Evening Meditation & Spiritual Baba Talk
Santa Rosa, CA
Santa Rosa, CA
3rd Friday Night
of each month
Many people define right action by what feels right in the moment or their inner urge to act. However, right action involves many things. First, in yogic practice there are tenets to help a sadhaka determine right action for themselves and perceive and act in accordance with dharma. What does this mean, to act in accordance with dharma? Dharma is the deepest natural tendency of mind. It is to abide in the law of this universe, the way, the Tao. This is dharma, the essential nature of a living being. In the essential nature of all is a fundamental movement towards the supreme entity. To act in accordance with dharma is to enhance the fundamental movement of living beings towards Parama Purusha because all are seeking reunion. All unit entities are seeking the eternal happiness that comes with the dissolution of the boundaries of self into one’s primal state of being. To act in such a way as to promote dharma is to take right action. To do this, certain tenets exist, yama and niyama, avoidances and non-avoidances, ethical principles. In addition, certain principles of karmayoga exist.
When one acts without attachment to the fruit of one’s action, then that action is a pure one. If acts realizing the divine Brahma is the real source of all and everything, that everything occurs within the body of Brahma, and one attributes all to him, surrenders all to him, and surrenders the results of actions unto Brahma, then what happens? The unit entity feels as if they are a vehicle for the divine Brahma and feels the service. They are in a humble service to the divine Brahma. Therefore, in this mental framework, no reaction to action comes. If the results are good or bad does not matter because the living being has put their all and everything with the best intention into the service. Rather than taking it as a personal achievement if it goes well or a personal failure if it does, the one who is practicing karma yoga realizes all is by Parama Purusha's strength alone and in service to him. Realizing this, one does not form attachment to the results of actions. Results become like water off the duck's back. They roll away. The results roll off of the sadhaka practicing right action because there is no grabbing hold of personal ego identity with the action.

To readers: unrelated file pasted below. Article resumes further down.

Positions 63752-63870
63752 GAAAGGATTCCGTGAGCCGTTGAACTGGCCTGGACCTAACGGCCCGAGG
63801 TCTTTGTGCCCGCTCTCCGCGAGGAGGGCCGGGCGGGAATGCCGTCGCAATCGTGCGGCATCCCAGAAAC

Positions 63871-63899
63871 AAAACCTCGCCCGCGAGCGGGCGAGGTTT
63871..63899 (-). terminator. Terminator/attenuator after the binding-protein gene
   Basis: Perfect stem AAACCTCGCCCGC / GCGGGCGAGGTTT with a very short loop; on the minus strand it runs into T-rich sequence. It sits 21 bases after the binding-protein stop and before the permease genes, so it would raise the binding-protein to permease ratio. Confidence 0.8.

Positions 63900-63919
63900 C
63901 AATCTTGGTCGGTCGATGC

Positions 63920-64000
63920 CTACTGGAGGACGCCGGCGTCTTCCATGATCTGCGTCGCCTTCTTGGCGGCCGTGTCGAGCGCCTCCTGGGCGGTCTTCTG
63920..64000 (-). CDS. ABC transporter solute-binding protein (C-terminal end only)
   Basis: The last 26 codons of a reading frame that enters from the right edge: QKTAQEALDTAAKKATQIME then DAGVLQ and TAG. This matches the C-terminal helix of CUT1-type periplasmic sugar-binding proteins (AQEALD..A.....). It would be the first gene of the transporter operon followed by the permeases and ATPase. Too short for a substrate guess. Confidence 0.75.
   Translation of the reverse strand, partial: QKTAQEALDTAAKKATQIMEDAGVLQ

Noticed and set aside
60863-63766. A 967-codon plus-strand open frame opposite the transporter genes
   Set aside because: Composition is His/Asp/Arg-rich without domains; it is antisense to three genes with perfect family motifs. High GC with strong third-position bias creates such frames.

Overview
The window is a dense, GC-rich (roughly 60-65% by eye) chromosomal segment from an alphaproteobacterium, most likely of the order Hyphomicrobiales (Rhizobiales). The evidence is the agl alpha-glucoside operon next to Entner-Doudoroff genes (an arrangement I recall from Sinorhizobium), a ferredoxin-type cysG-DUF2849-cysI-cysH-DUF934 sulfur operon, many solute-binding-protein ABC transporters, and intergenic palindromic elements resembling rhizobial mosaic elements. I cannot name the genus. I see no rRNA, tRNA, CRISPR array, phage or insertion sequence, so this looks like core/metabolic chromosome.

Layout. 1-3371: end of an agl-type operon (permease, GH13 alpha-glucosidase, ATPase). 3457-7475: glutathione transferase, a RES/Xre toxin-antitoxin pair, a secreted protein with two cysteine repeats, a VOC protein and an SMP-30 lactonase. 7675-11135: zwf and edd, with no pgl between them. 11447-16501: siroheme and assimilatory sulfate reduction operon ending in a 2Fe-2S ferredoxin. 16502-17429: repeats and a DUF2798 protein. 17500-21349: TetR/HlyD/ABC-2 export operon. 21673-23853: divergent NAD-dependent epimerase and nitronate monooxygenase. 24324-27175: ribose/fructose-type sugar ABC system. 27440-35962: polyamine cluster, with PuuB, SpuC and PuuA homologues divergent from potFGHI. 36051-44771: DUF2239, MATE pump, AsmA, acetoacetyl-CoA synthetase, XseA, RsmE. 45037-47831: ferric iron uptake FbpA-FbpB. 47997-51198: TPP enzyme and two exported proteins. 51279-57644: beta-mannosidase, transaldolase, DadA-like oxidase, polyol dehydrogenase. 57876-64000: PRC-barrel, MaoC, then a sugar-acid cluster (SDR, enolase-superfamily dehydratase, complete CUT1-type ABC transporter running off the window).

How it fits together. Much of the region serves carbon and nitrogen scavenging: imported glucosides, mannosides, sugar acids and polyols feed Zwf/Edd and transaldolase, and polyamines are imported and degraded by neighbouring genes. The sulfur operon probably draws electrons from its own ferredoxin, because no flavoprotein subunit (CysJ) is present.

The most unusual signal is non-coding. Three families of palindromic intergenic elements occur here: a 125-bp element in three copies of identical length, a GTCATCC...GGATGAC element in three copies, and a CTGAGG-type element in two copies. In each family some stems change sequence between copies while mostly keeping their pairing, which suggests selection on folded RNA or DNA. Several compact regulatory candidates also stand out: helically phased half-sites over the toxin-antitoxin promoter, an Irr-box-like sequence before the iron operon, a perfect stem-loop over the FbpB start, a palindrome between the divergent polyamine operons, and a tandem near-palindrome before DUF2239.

There is a fine line between this and foregoing or negating responsibility. One may indeed act with the feeling of the presence of Brahma and in the service of Brahma without negating responsibility. There are certain principles of action. Whatever you do, do your very best. Whatever gifts you have, think, "I am serving the most supreme Lord in what I do. So to the best of the capacity of this vehicle that service will be given." Do your very best. There are so many factors in this universe. You may do a very nice deed but the person is annoyed and you don't know why. Perhaps it has absolutely nothing to do with you. Perhaps they just had a fight with someone or something bad happened in their life and their mood is highly distressed so that they do not have time to take care of your feelings. Then you take it personally and you feel, "Ah, I have been slighted" because you had attachment to the result of action. You wanted the person to respond to you in a certain way and you took offense when it did not happen. Furthermore, you took it personally. Do not do this. Do not take life personally. Do not take the responses to your actions personally. Indeed, the universe is vast and complex and the results of your actions are in this vast complexity in the mind of Brahma and may or may not be as you anticipate. Don’t take it personally.